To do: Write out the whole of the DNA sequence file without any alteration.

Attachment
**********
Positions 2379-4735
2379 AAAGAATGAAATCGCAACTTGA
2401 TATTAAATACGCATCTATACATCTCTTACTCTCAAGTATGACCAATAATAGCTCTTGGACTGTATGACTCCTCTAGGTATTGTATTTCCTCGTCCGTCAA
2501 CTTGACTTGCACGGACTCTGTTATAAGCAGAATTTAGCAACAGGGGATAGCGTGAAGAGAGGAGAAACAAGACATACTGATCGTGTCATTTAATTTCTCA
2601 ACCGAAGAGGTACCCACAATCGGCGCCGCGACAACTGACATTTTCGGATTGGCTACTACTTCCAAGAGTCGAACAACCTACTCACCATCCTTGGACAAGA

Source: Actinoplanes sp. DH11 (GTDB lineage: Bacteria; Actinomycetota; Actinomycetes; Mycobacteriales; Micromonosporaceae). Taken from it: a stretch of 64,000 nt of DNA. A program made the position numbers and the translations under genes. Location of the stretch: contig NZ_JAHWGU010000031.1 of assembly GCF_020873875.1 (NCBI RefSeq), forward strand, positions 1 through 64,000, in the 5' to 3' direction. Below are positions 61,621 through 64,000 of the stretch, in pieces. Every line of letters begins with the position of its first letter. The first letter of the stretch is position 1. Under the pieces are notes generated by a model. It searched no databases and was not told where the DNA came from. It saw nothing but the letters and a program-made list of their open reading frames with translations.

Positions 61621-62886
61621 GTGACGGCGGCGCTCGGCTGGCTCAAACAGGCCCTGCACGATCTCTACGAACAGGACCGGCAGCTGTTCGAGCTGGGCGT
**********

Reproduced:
Positions 2379-4735
2379 AAAGAATGAAATCGCAACTTGA
2401 TATTAAATACGCATCTATACATCTCTTACTCTCAAGTATGACCAATAATAGCTCTTGGACTGTATGACTCCTCTAGGTATTGTATTTCCTCGTCCGTCAA
2501 CTTGACTTGCACGGACTCTGTTATAAGCAGAATTTAGCAACAGGGGATAGCGTGAAGAGAGGAGAAACAAGACATACTGATCGTGTCATTTAATTTCTCA
2601 ACCGAAGAGGTACCCACAATCGGCGCCGCGACAACTGACATTTTCGGATTGGCTACTACTTCCAAGAGTCGAACAACCTACTCACCATCCTTGGACAAGA

Source: Actinoplanes sp. DH11 (GTDB lineage: Bacteria; Actinomycetota; Actinomycetes; Mycobacteriales; Micromonosporaceae). Taken from it: a stretch of 64,000 nt of DNA. A program made the position numbers and the translations under genes. Location of the stretch: contig NZ_JAHWGU010000031.1 of assembly GCF_020873875.1 (NCBI RefSeq), forward strand, positions 1 through 64,000, in the 5' to 3' direction. Below are positions 61,621 through 64,000 of the stretch, in pieces. Every line of letters begins with the position of its first letter. The first letter of the stretch is position 1. Under the pieces are notes generated by a model. It searched no databases and was not told where the DNA came from. It saw nothing but the letters and a program-made list of their open reading frames with translations.

Positions 61621-62886
61621 GTGACGGCGGCGCTCGGCTGGCTCAAACAGGCCCTGCACGATCTCTACGAACAGGACCGGCAGCTGTTCGAGCTGGGCGT